A proposed new simpler system of tariffs has raised worries that theatre and restaurant customers could be deterred, just as theatres, arts venues and restaurants recover from lockdown. So extra parking options for arts and entertainment audiences are to be looked at.
And specific talks are needed with theatres and entertainment venues to better-identify their needs and opinions, which may be different to other business groups and sectors, the city council’s cabinet has been told.
Labour councillor Sandra Thornberry has raised worries about a set of proposed new car park tariffs outlined for Lancaster city centre. She was speaking at Lancaster City Council’s latest cabinet meeting, during an update on proposed new tariffs for the district. Fees have not changes since 2018 and councillors accept that some changes are needed.
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In Lancaster, the proposes charges are £1 for 30 mins, £2 for one hour, £4 for three hours, £9 for nine hours and £12 for 24 hours..
In Morecambe, short-stay three-hour maximum car parks would have options of £2, £3 or £4.
Other Morecambe car park charges would mostly be £1, £2, £4 or £8 for 30 mins, two hours, four hours or 24 hours respectively. Heysham would have £2 or £3 options for two hours or 24 hours.
Coun Thornberry told the cabinet: “Regarding Lancaster city centre tariffs, has there been consultation by council officers with the important organisations which might be effected? I’m thinking of the Grand and the Dukes theatres, plus other entertainment venues and the restaurants that often link with them.”
Green councillor Gina Dowding, who had outlined the tariff plans, said: “The BID business improvement organisation and chamber of commerce have had opportunities to give feedback to officers. There could also opportunities to create flexible arrangements in future between car parks and hospitality businesses, such as the former Park Safe night time scheme. Council officers are ready to work with local businesses on options.”
But in a debate, Coun Thornberry added: “I have considerable concern about the proposed Lancaster rates. I have spoken to the Grand Theatre and to volunteers at the Duke’s but didn’t get the chance to speak to the manager.
“The proposals include the removal of low evening and night parking charges that we currently have. The proposed time allocation also jumps from three to nine hours. Three hours is not enough for theatre visitors. A family going to a panto would not get there-and-back within three hours. Yet the nine-hour tariff at £9 would be a huge deterrent for a family visit.
“In the evenings, a lot of theatre audiences want to spend more than three hours in the city centre. Many would want a meal deal that both the theatres run. But they’d be facing a £9 parking charge, which would be a big deterrent.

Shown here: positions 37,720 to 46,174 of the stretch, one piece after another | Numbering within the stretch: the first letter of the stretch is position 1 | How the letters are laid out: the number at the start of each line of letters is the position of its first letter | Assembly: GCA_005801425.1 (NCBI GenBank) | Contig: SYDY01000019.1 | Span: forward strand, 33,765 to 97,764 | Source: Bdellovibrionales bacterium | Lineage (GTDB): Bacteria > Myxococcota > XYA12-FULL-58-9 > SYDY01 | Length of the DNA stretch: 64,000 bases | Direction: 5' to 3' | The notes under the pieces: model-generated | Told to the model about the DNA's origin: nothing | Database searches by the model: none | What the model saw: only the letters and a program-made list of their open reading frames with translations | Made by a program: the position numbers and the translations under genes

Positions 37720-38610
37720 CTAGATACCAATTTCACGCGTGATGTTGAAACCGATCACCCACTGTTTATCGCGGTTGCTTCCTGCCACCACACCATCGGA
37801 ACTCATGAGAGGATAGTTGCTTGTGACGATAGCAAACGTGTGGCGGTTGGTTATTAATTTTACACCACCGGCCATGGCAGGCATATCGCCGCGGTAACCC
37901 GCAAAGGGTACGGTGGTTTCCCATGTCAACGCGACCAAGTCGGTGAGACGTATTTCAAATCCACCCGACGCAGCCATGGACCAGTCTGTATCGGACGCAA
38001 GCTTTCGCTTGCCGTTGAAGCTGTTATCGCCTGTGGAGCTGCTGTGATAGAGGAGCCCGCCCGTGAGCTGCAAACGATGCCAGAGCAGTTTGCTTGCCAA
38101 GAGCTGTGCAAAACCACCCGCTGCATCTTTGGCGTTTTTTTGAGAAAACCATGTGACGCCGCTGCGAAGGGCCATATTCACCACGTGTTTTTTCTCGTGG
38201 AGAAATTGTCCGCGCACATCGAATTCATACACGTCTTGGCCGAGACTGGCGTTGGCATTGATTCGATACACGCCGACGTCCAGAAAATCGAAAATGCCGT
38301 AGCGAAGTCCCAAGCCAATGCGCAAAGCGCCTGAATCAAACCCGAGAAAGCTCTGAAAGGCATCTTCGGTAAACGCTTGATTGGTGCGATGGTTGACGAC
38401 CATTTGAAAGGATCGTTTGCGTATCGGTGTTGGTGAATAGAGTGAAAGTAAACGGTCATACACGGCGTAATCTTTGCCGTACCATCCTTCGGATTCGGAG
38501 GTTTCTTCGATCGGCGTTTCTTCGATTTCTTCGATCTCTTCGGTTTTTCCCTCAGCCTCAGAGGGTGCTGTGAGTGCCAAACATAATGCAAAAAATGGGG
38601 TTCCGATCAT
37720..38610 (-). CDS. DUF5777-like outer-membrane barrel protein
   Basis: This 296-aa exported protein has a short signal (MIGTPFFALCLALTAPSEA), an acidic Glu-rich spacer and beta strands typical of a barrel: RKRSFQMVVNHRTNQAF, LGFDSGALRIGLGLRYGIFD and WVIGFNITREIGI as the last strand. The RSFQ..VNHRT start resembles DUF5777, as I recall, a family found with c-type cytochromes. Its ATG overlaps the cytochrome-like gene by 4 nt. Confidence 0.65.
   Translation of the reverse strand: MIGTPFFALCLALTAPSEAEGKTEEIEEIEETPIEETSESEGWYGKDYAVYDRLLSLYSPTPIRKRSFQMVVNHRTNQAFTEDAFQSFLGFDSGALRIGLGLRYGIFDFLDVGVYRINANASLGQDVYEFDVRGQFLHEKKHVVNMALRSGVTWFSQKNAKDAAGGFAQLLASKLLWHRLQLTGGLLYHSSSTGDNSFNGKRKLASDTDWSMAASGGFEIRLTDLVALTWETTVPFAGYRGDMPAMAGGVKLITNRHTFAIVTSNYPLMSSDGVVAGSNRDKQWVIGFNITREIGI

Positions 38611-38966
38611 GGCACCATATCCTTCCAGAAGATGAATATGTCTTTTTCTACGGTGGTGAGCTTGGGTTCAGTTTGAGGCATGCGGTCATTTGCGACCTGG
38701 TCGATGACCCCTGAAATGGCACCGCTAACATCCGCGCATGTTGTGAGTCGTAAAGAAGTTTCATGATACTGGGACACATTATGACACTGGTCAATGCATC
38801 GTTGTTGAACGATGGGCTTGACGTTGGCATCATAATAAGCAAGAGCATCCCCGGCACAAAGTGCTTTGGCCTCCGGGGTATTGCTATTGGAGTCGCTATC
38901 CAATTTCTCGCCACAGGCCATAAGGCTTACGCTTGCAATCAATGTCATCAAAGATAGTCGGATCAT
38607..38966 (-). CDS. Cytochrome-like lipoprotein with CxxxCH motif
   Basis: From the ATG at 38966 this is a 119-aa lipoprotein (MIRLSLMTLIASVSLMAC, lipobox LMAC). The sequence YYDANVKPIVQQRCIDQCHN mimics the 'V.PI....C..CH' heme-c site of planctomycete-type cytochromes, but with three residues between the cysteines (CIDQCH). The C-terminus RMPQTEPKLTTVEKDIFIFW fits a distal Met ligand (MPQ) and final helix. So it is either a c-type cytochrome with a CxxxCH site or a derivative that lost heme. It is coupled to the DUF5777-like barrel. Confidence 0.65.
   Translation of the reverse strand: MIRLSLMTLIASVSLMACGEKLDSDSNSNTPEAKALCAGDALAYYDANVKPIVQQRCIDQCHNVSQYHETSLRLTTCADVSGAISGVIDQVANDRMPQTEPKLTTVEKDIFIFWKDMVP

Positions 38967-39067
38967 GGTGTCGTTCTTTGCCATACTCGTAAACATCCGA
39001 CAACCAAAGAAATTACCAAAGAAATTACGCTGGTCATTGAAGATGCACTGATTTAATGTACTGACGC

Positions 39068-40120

“Pensioners can get £4.50 cinema ticket deals but if they face a £9 parking charge, they’ll say ‘forget it’.
“I accept parking rates need to rise but these plans would be a big jump. ”
Coun Thornberry added: “Many buses to outlying places do not run at 10pm, so people cannot travel home by bus at night time. So they rely on car parks being affordable.
“These tariffs could have a very big and worrying effect on the night time economy and these big institutions. This is a time when they are working hard to get back their full audiences, especially the Grand. It is trying to attract older audiences back who were deterred by the pandemic.”
She called for the proposed tariffs to be remodelled. Perhaps a six-hour rate at £5 would be an option. Morecambe had a four-hour option, she noted. So there was flexibility in different locations.
She emphasised: “Various councillors are involved in this work. The big arts and culture organisations in Lancaster are very important to the city and wider district.”
Coun Dowding said she understood the concerns. Council officers would asked to look at extra options for parking times and fees, and culture sector and night time options.
Officers agreed but they also said that data had been used to draw-up the proposed new time options. Also any new options would need to comply with city council budget pans for 2022-23.
Labour councillor Erica Lewis added: “It’s important to look at all this, given the importance of data and the night time economy. But this may have been the second time that consultations with the BID group and the chamber of commerce have not connected with the arts-and-culture sector needs. There needs to be a better way of building relationships with the arts-and-culture.”
Councillors were told that the proposed new parking fee changes had been generally well-received at a recent BID (Business Improvement District) meeting.